The UN Sustainable Development Goals incorporate a strong call to action for the private sector to end poverty, combat climate change and promote sustainable economic growth, writes RIAA's Carly Hammond.
Not quite three years ago, the 193 UN Members adopted the 2030 Agenda for Sustainable Development and its 17 Sustainable Development Goals (SDGs), hailed by then Secretary-General Ban Ki-moon as a ‘universal, integrated and transformative vision for a better world’.
The UN Commission on Trade and Development has estimated that achieving the SDGs will require US$5-7 trillion in investment annually from 2015-2030, the vast majority needing to come from private capital.
At the same time, a report by the Business and Sustainable Development Commission estimated that achieving the SDGs could open up US$12 trillion of market opportunities in food and agriculture, cities, energy and materials, health and wellbeing.
Buoyed by BlackRock founder Larry Fink’s recent proclamation that every company must demonstrate how it makes a positive contribution to society, a chorus is emerging within big business for companies to embrace a social purpose that extends beyond financial profits.
The SDGs provide a timely platform and roadmap for understanding global needs and translating these into business strategy.
Integration of the SDGs offers many benefits for companies, including identifying future business opportunities; enhancing the value of corporate sustainability; strengthening stakeholder relations and keeping the pace with policy developments; stabilising societies and markets; and using a common language and shared purpose.
In Australia, business engagement around the SDGs is emerging, including incorporating the SDGs into corporate strategy and reporting on progress.
However, awareness remains a challenge, and it is questionable the extent to which the SDG framework is driving more sustainable company behaviour.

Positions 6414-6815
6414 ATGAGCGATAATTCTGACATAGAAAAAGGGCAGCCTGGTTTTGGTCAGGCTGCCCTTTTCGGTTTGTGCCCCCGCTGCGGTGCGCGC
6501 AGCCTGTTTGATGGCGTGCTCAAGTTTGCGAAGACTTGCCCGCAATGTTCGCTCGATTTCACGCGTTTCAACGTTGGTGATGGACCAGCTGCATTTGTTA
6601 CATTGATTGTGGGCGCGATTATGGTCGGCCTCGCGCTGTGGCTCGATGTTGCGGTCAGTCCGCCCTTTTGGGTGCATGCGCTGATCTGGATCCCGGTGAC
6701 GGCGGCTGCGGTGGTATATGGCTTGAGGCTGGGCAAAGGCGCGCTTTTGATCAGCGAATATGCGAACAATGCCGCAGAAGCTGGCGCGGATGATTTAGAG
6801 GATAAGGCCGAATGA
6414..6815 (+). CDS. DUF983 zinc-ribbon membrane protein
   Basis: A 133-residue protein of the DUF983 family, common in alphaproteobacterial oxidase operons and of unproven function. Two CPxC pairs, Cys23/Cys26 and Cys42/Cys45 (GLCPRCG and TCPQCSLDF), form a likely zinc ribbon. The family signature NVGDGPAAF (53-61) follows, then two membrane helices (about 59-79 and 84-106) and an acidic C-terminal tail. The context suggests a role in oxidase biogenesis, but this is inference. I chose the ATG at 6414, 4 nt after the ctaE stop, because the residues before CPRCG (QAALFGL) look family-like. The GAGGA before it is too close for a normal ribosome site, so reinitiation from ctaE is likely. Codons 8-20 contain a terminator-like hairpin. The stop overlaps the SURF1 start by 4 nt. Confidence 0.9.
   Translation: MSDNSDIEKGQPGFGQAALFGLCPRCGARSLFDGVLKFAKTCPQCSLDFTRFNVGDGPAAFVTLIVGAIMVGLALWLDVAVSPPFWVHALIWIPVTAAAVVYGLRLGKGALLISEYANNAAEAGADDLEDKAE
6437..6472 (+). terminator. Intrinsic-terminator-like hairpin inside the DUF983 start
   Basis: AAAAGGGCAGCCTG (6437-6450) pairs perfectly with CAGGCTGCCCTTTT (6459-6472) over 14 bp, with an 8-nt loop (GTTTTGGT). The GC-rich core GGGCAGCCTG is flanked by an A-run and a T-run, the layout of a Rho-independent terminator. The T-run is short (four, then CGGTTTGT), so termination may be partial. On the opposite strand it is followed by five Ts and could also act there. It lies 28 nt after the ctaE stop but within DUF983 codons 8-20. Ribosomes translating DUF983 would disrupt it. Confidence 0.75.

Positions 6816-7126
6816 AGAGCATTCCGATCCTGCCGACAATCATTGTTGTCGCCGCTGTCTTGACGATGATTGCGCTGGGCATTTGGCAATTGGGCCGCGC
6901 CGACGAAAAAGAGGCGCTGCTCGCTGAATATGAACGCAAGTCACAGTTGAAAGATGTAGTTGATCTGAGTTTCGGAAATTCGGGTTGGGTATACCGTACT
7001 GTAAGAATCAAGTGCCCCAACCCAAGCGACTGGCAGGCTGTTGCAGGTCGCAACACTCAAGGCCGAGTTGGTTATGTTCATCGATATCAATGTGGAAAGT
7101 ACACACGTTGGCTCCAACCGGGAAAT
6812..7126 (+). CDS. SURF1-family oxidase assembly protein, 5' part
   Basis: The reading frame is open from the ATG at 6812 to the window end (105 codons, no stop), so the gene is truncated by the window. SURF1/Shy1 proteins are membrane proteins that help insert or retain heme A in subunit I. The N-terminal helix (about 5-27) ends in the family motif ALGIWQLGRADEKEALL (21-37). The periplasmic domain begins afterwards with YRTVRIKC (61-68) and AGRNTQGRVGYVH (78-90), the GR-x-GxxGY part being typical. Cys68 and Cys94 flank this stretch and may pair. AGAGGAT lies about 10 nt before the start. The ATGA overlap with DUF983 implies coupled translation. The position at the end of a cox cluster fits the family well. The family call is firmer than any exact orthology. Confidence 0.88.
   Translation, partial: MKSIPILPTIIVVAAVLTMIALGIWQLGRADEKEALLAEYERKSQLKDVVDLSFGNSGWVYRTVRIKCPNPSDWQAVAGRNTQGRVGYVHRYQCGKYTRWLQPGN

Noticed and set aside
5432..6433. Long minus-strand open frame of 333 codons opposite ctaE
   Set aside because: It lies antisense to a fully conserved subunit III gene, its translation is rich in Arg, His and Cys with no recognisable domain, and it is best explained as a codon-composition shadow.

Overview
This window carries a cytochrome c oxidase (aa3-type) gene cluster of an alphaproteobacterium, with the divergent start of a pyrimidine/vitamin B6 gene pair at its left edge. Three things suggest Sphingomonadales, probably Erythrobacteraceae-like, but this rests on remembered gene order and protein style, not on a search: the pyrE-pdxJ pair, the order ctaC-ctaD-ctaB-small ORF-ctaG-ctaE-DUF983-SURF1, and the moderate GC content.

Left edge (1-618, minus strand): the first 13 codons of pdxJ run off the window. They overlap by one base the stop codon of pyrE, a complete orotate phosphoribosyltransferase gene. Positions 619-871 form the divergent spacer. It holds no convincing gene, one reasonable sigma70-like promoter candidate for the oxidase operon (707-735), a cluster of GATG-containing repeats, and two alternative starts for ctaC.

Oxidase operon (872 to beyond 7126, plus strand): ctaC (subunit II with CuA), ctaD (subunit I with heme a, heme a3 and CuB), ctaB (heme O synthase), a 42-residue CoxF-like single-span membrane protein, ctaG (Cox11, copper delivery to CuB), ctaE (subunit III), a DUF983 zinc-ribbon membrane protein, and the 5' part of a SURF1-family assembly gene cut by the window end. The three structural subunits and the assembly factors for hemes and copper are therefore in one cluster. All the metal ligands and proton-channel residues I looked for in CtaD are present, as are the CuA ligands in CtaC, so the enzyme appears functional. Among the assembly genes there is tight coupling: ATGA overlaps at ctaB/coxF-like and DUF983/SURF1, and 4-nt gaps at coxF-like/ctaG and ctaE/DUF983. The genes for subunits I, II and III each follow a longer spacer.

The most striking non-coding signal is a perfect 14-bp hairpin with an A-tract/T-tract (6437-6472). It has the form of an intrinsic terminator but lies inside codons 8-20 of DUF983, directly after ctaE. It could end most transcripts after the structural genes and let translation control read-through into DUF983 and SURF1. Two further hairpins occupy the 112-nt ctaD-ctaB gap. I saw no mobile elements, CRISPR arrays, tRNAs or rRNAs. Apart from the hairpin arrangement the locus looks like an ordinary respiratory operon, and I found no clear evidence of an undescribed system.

Research conducted by Think Impact found that while 49 per cent of the ASX20 demonstrated a commitment to the SDGs, only 19 per cent were found to be measuring and reporting on their business’ impact on the SDGs.
Oxfam has also warned against the current trend of companies to approach the SDGs superficially, ‘making only marginal improvements and uncritically assuming that business and sustainable development agendas will align.’'
The finance and investment community is also demonstrating increasing interest and activity relating to the SDGs.
Impact investing, with its focus on investments that deliver measurable social and environmental outcomes alongside financial returns, is naturally well-placed to lead efforts to align investment strategy and impact management with the SDGs.
However, for the entire investment community, there is a strong case for integration of the SDGs into business strategy, with benefits mirroring those offered to the wider corporate sector.
For institutional investors, the SDGs represent the globally agreed world’s most pressing environmental, social and economic issues and, as such, serve as a list of the material ESG factors that should be considered as part of an investor’s fiduciary duty.
In many cases, the solutions that target the SDGs offer attractive investment opportunities, and the SDGs provide a common language with which to shape and articulate such an investment strategy.
The rise in responsible investment in Australia – where almost one in every two dollars is invested using a responsible investment strategy – is drawing attention to the role that responsible capital can play in delivering on a more sustainable future, and the SDGs are rapidly becoming a framework through which this impact can be measured.